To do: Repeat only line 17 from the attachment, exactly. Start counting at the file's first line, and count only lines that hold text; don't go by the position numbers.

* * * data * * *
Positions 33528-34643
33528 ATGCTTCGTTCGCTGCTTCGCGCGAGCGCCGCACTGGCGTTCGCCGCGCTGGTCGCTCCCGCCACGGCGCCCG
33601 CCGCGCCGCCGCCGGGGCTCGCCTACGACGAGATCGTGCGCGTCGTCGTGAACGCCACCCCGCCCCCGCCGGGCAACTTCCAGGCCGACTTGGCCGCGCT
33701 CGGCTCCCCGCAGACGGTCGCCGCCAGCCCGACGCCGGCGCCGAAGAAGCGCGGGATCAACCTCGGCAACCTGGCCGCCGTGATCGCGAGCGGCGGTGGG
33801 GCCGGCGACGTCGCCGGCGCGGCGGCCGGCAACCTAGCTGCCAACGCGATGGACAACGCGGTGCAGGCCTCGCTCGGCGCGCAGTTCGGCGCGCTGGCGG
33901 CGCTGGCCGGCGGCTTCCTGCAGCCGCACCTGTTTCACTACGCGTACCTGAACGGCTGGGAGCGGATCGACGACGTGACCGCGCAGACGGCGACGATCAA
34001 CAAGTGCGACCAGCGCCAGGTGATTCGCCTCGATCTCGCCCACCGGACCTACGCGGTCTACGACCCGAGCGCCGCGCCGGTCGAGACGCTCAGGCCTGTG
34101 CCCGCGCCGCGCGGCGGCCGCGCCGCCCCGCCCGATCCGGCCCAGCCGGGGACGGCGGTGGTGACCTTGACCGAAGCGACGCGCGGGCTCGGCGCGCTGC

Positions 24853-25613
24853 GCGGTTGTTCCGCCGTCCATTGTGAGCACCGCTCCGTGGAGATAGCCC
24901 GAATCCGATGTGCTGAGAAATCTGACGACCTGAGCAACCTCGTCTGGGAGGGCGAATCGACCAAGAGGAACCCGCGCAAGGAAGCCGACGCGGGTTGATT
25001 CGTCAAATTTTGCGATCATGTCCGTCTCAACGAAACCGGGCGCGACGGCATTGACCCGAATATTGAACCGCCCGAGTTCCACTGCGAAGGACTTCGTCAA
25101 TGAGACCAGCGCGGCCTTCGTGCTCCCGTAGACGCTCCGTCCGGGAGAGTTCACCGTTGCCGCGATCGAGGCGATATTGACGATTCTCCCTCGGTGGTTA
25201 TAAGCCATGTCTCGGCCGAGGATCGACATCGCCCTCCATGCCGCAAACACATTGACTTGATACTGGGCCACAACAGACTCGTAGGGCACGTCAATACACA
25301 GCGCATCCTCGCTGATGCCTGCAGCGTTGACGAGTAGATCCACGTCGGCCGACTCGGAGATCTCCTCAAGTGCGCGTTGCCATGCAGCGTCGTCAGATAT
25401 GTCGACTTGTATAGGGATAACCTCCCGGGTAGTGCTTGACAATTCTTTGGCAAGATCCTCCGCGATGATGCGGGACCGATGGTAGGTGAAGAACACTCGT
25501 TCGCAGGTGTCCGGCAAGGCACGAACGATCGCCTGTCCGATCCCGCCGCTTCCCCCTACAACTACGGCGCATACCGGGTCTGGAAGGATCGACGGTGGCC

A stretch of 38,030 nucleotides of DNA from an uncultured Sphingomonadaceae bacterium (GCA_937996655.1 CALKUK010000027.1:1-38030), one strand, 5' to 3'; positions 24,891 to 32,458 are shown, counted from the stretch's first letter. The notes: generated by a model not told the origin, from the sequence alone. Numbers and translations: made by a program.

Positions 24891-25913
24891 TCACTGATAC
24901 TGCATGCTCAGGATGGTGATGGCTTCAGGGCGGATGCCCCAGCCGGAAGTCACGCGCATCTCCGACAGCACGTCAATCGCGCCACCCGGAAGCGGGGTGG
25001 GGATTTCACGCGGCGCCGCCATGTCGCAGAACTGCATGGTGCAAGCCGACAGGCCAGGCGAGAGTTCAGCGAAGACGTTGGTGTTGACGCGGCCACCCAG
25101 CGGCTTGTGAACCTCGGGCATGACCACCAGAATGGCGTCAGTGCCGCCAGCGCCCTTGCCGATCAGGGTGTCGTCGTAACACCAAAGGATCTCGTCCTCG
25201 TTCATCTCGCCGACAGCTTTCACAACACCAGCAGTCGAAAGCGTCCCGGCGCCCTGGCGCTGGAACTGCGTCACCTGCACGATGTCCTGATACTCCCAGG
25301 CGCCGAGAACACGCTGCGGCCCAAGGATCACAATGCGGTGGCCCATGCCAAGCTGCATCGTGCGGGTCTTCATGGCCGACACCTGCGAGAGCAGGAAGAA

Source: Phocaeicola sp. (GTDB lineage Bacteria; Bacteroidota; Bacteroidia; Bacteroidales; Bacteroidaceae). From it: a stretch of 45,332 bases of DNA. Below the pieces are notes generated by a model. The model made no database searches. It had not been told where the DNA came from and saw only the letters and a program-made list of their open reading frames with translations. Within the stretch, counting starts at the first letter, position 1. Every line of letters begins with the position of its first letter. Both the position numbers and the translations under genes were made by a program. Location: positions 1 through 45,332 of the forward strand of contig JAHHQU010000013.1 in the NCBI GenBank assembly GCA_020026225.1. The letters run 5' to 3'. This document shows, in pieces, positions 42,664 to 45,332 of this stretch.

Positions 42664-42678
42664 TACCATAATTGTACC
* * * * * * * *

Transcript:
25501 TCGCAGGTGTCCGGCAAGGCACGAACGATCGCCTGTCCGATCCCGCCGCTTCCCCCTACAACTACGGCGCATACCGGGTCTGGAAGGATCGACGGTGGCC